I was sorting through some old papers recently and I came across my undergraduate final year dissertation. I recall that it started as a project about genetic algorithms but quickly turned into a project that used neural networks to predict the outcome of horse races.
I trained a back propagation network and used the final network to predict the outcome of (selected) races that the network had not been trained on. One of the biggest challenges was finding suitable data. I was lucky enough that a couple of companies (Timeform and Raceform – thank you) sent me their databases which made the data collection side of things a lot easier than it might have been.
One item that was missing from both datasets were the starting prices. Due to this I could not really judge if the predictions would result in a profit. However I did a few calculations and assumed that the average odds were either 2/1 (3.00), evens (2.00) or 1/2 (1.50) (see note, for a description of the odds calculation). I also made an assumption that the odds would also capture any tax that had to be paid.
Using these figures it was possible to make a profit even when the average odds were as low as 1/2 (1.50).
I wonder if it really is possible to develop a prediction system that can make a profit from backing horses? Although my undergraduate dissertation suggested that it is, it would need a lot more development, testing and analysis.
I would also like to investigate other methodologies, in addition to neural networks – but that needs a little more thinking about.
Of course, it’s not possible to predict the result of every race but you only need to predict enough races, at good enough odds, to show a profit.
One of the issues when betting is the amount of tax you have to pay but with new methods of betting (such as spread betting and betting exchanges) becoming ever more popular, perhaps this might not be so much of an issue.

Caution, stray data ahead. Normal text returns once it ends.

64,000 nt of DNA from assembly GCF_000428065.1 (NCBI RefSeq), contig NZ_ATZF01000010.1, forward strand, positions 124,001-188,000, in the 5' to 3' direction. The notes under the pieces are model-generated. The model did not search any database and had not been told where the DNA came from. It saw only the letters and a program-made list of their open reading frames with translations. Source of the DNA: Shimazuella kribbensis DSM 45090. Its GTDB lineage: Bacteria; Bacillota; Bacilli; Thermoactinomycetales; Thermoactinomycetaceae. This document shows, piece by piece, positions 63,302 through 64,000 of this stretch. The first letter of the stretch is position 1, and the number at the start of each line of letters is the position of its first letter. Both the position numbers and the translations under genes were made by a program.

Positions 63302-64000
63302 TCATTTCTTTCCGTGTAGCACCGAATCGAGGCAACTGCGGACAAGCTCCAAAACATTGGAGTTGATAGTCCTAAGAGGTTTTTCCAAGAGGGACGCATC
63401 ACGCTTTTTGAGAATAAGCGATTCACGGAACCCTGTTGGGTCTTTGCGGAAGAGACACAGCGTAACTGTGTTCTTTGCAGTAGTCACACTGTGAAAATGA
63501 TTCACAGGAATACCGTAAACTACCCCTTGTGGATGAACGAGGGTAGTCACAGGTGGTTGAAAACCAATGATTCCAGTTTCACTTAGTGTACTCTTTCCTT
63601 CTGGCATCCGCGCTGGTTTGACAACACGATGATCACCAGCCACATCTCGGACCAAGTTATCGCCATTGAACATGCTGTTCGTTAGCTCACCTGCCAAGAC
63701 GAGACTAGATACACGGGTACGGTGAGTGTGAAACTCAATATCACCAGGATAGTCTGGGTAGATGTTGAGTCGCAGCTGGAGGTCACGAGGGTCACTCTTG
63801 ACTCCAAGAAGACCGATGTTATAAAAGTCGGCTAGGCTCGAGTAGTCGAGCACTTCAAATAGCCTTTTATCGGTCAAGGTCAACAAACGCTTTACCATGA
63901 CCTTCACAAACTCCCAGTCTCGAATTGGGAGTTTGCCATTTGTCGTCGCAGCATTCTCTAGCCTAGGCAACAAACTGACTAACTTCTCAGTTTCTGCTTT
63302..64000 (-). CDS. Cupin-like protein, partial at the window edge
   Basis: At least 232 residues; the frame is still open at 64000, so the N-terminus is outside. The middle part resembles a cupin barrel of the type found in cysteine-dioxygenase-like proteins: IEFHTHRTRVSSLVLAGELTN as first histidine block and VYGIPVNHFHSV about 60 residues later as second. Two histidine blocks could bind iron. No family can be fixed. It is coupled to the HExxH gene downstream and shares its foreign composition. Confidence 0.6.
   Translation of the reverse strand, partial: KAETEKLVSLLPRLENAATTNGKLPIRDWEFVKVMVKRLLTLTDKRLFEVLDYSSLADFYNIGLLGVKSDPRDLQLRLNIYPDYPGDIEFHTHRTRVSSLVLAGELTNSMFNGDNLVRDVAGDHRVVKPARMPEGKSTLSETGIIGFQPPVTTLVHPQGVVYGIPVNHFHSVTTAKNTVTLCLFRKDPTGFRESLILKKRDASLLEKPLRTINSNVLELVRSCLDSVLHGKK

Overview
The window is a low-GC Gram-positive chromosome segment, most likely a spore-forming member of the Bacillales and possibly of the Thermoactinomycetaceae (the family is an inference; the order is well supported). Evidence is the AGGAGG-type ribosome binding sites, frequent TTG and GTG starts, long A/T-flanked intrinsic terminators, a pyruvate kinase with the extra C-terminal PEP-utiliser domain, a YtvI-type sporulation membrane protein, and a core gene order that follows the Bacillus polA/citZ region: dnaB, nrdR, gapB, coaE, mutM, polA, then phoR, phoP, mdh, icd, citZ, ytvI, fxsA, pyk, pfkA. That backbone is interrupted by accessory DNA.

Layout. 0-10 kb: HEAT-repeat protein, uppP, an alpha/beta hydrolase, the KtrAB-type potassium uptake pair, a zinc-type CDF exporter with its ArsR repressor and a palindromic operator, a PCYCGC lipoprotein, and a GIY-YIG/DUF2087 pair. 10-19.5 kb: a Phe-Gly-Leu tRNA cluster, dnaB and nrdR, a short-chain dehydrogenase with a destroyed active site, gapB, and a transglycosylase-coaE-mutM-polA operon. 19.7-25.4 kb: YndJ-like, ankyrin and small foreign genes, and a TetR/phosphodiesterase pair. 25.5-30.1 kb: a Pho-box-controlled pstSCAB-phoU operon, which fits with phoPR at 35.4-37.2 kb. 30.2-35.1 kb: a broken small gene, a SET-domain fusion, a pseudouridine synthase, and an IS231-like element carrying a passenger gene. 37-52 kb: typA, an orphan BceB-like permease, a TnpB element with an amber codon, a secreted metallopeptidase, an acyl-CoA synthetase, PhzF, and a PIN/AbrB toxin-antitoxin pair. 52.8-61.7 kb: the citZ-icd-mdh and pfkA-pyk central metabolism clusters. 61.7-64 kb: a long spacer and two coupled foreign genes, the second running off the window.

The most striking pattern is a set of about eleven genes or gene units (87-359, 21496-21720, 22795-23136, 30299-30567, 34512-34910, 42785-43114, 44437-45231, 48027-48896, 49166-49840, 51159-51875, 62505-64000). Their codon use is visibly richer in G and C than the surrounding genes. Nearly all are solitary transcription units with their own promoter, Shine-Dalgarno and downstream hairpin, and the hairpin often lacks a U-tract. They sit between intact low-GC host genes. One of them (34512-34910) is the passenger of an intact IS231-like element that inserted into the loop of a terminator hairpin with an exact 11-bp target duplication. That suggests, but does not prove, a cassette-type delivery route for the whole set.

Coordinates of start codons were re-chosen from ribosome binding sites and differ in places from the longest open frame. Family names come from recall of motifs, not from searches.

I know that betting exchanges (such as betfair) still charge a tax but at least you are betting against other punters and are not limited by the odds being offered by the bookmakers.
I’ll keep this one of the back burner for a while, but I think there is some potential in exploring it further.
Note on odds: I have shown the odds in two ways. The UK way of expressing odds is (for example) 2/1 which means you have to place a stake of 1 unit to win 2 units. You also receive back your stake. So if you bet 1 unit at odds of 2/1, and the horse wins you receive 3 units back (the 2 units you won + your 1 unit stake = 3 units; less any tax – but let’s ignore that for the purpose of this discussion).
Another way of expressing odds is the decimal format (which I have shown in brackets). This is used, for example, on betfair. This says how much you will receive for 1 unit, including getting your stake back. So if you bet 1 unit at odds of 3.00, and the horse wins, you get 3 units back.
So the two ways are just the same way of expressing the same thing, but you might be more used to seeing one system over another, depending on where you live/bet.